Nancy Pelosi, the only female US Speaker of the House, was narrowly re-elected to the position Sunday in a deeply divided new Congress that convened in the final weeks of Donald Trump's presidency.
Pelosi, 80, faced a scare when five fellow Democrats defected and voted "present" or for someone else during the floor vote.
But the woman who is third in line to the presidency secured her fourth -- and perhaps final -- non-consecutive term as House speaker by earning 216 votes versus 209 for Republican leader Kevin McCarthy.
In a symbolic gesture, McCarthy formally handed over the gavel to Pelosi.
"We begin the new Congress during a time of extraordinary difficulty," Pelosi told the chamber, noting the toll of 350,000 dead and 20 million infected by Covid-19.
"Our most urgent priority will continue to be defeating the coronavirus," a masked Pelosi said. "And defeat it, we will."
The vote took hours, as lawmakers were required to vote in groups of several dozen due to social distancing rules imposed during the coronavirus pandemic.
Pelosi has been Trump's chief nemesis in Congress, and the two clashed bitterly over the past two years, particularly as she leveled impeachment charges against the president.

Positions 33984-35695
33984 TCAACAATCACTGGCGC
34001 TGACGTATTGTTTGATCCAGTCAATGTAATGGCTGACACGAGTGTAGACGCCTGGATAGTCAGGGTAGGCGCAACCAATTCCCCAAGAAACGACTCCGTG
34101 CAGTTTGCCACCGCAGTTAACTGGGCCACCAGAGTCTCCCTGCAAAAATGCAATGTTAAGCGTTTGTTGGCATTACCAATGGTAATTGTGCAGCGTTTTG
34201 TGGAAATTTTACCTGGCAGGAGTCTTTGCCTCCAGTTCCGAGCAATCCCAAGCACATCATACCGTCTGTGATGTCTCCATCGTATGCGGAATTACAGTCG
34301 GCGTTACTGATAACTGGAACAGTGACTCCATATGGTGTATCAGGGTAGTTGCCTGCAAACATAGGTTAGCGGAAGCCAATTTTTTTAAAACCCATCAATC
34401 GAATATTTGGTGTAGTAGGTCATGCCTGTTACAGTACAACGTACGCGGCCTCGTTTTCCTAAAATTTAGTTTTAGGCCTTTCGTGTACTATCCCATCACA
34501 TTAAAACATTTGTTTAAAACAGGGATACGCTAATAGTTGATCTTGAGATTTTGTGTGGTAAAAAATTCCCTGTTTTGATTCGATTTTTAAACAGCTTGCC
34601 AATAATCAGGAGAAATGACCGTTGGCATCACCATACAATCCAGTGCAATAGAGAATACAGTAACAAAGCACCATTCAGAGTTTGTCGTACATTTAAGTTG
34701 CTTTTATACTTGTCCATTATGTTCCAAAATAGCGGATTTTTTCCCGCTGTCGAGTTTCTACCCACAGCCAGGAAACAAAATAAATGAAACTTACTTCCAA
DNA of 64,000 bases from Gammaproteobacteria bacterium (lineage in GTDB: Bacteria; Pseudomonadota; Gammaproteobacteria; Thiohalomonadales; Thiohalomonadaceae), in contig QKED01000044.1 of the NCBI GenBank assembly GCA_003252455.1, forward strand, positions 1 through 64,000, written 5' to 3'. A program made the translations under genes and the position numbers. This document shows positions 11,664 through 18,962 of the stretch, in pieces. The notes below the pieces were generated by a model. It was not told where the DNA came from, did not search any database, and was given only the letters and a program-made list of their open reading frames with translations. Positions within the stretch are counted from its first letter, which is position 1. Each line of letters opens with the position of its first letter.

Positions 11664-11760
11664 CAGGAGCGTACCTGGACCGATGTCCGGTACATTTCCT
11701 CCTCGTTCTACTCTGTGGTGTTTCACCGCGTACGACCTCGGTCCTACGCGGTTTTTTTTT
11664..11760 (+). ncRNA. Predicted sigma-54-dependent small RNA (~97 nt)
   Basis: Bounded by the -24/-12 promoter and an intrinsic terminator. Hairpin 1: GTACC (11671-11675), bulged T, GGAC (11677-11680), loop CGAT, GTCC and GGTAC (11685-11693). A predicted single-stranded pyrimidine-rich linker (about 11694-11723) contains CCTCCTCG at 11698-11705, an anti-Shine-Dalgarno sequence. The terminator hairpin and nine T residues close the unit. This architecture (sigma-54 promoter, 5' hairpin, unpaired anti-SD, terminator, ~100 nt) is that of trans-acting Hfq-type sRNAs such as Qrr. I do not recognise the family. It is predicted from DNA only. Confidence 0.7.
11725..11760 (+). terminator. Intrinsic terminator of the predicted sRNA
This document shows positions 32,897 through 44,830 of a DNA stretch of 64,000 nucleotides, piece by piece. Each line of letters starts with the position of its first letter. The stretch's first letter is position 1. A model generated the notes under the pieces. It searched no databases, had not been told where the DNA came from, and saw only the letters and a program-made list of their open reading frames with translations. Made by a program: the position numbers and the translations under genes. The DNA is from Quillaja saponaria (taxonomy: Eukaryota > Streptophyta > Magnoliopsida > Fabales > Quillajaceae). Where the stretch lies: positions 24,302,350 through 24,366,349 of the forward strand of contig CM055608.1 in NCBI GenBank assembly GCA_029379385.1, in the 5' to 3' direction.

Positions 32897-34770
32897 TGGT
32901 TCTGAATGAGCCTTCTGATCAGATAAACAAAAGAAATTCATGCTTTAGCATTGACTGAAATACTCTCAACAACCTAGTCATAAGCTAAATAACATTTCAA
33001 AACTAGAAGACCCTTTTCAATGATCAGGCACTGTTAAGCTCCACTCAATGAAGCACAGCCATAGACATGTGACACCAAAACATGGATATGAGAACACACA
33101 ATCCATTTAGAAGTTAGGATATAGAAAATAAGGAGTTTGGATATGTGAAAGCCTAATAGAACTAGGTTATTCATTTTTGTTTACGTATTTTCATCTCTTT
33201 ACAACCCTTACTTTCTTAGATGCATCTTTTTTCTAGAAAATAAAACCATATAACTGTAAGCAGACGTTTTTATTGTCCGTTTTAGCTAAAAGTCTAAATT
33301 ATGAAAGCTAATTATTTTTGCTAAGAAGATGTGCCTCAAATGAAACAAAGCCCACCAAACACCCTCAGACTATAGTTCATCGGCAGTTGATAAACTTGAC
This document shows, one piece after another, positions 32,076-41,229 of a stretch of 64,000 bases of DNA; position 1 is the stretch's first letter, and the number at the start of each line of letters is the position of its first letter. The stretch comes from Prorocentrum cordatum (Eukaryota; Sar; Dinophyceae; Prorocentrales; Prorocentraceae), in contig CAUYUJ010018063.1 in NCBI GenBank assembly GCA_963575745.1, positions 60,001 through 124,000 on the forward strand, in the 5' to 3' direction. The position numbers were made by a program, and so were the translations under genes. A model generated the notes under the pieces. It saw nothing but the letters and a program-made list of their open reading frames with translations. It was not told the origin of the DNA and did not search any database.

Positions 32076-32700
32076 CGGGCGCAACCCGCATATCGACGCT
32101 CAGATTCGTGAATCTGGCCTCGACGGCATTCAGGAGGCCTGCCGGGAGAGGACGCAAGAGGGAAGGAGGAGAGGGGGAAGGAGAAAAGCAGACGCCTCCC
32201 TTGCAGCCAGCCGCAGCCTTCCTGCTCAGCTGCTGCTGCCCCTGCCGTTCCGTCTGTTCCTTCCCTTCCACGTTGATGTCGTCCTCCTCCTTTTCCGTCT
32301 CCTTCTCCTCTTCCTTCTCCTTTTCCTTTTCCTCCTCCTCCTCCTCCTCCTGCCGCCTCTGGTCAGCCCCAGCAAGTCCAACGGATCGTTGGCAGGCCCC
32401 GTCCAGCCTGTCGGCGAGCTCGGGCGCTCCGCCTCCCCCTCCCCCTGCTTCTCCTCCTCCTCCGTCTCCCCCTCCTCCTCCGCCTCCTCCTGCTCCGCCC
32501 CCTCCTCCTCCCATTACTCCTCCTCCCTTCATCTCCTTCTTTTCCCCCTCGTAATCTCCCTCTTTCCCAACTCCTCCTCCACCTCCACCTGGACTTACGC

Trump was impeached in December 2019, but the Senate acquitted him early in 2020. His successor, Joe Biden, takes office on January 20.
With Pelosi scrambling to keep her post, it was a handful of progressive lawmakers or members-elect who have been critical of her leadership but ultimately voted for her on Sunday.
Among them was Alexandria Ocasio-Cortez, one of the most high-profile Democrats in Washington, and incoming lawmaker Cori Bush, who is the first African-American woman to represent Missouri in Congress.
There are normally 435 seats in the House, but just 427 votes were cast Sunday as a few congressmen-elect are in quarantine due to Covid-19 and a tight House race in New York has yet to be formally decided.
One congressman-elect from Louisiana, Luke Letlow, died of complications from Covid-19 last week, days before he was due to be sworn in.
That leaves Democrats with one of the slimmest House majorities in recent decades, 222 to 211 with two vacancies.